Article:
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Great Lakes Article:

For Immediate Release
September 11
Contacts: Steve Holmer, 202-547-9105, Randi Spivak, 202-547-9029

REPORT CRITICIZES FEDS FOR LOGGING REMOTE FORESTS, LEAVING COMMUNITIES VULNERABLE TO WILDFIRES

Washington, D.C.—American Lands today accused the Bush Administration of preying on the public's fears about wildfires to promote industrial-strength logging projects. A report released by the group today, "Blowing Smoke: Industrial Logging Under the Guise of Fuels Reduction," details how the Forest Service has used fire as an excuse for more logging, why the Administration's proposal will only exacerbate the problem, and what steps can be taken to ensure communities are protected from wildfires.

The report also provides case studies of logging projects that were significantly improved through the public participation process the Administration seeks to abolish. The report can be found at http://www.americanlands.org/blowingsmoke.pdf “The President’s Healthy Forests Initiative will only increase fire risk,” said Randi Spivak, Executive Director for the American Lands Alliance. “Logging large, fire-resistant trees far from communities will not save homes and lives. The plan is nothing more than a gift to the timber industry and a platform for his real agenda, which is to keep citizens and the courts out of the process of managing our national forests.” The Senate is likely to vote this Thursday on an Interior Appropriations amendment sponsored by Senator Larry Craig (R-Idaho) that would suspend environmental laws and virtually eliminate public input for so-called “emergency” fuel reduction projects.

A similar bill introduced by Representative Scott McInnis (R-Colorado) is scheduled for mark-up this Thursday in the House Subcommittee on Forests and Forest Health. . “Blowing Smoke” shows that most “fuel reduction” projects that are being challenged by citizens are commercial timber sales miles away from communities. Claims that these projects violated the law were often corroborated by internal reviews within the Forest Service and federal courts. Researchers at the Forest Service’s Fire Sciences Lab have found that in order to protect homes from wildfire and enhance firefighter safety, thinning must occur within a maximum of a ¼ mile of structures. Yet none of the 16 appealed projects highlighted in the report targeted for removal the highly flammable underbrush and small-diameter trees around homes for removal.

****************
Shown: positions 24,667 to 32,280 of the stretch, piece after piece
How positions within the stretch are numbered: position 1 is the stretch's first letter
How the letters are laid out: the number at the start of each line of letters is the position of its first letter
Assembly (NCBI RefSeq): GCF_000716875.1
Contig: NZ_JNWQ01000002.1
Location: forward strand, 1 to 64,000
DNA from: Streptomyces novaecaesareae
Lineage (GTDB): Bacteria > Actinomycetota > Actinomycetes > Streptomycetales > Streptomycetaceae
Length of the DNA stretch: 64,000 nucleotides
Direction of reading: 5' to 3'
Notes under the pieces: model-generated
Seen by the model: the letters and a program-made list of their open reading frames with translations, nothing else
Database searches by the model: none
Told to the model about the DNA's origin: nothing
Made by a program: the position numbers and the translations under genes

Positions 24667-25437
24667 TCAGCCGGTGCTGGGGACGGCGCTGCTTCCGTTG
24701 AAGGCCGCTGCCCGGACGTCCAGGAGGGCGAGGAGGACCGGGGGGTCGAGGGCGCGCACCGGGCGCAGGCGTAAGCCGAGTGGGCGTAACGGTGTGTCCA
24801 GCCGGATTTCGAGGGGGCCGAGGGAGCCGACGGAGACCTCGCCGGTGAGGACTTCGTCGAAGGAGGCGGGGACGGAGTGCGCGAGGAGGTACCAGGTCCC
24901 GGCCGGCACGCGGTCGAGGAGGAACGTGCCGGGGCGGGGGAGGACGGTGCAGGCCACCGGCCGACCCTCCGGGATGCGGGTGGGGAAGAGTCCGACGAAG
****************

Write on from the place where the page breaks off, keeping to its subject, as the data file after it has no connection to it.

These fuel-reduction projects ranged from three miles to 90 miles away from the nearest communities. The report also provides examples of stewardship contracting pilot projects (most of these have been appealed) and how using “goods-for-services” authorities creates problems by giving away the big trees in the backcountry—the ones that have the highest monetary value—to pay for thinning underbrush and small-diameter trees of little commercial value. Some of the most egregious “fuel-reduction” projects include the following: · The Big Bar Post-Fire Salvage Logging Project on the Six Rivers National Forest in California would remove old growth and mature forest in an inventoried roadless area at least ten miles away from the nearest community. The 20-million board foot timber sale would harm imperiled species and impair water quality. In response to a citizens’ lawsuit, a federal court has ordered the Forest Service to withdraw the sale. ·

Iron Honey Restoration Project, a 27-million board foot-timber sale, would clearcut 1,919 acres of Douglas fir and hemlock forests in the high elevation headwaters of an already heavily clearcut watershed of the Little north fork of the Coeur d’Alene River that receives 50 inches a rain a year. The Forest Service denied a citizen appeal earlier this year that argued that logging will increase flooding transporting heavy metals from the flood plain of the Coeur d’Alene River to the Lake Coeur d’Alene and the Spokane River, impacting the water quality for the City of Spokane. · The Middle Black Project, a “goods for services” stewardship contracting pilot project on the Clearwater National Forest in Idaho would log 64-million-board-feet of timber, including extensive logging in the Pot Mountain Roadless Area. The project area is 30 miles from the nearest town. The Forest Service is expected to issue its final environmental impact statement in November. ·

The Mt. Wilson Urban Interface Project on Bureau of Land Management lands in Nevada would use 30-ton vehicles with tank treads to remove 35,000 acres of old growth pinyon-juniper forest in one of the most remote, and sparsely populated places in the Lower 48 States some 90 miles south of Ely, Nevada, and 20 miles from the Nevada-Utah border. The report also highlighted several examples of fuel-reduction projects in Idaho and Oregon that conservationists said were well designed and benefited from public input.

These four projects were near communities and were modified to accommodate concerns raised by independent scientists and citizens, such as the Ashland Watershed Project. In addition, the report found that projects that actually were aimed at protecting communities from fire went largely unchallenged by citizens.

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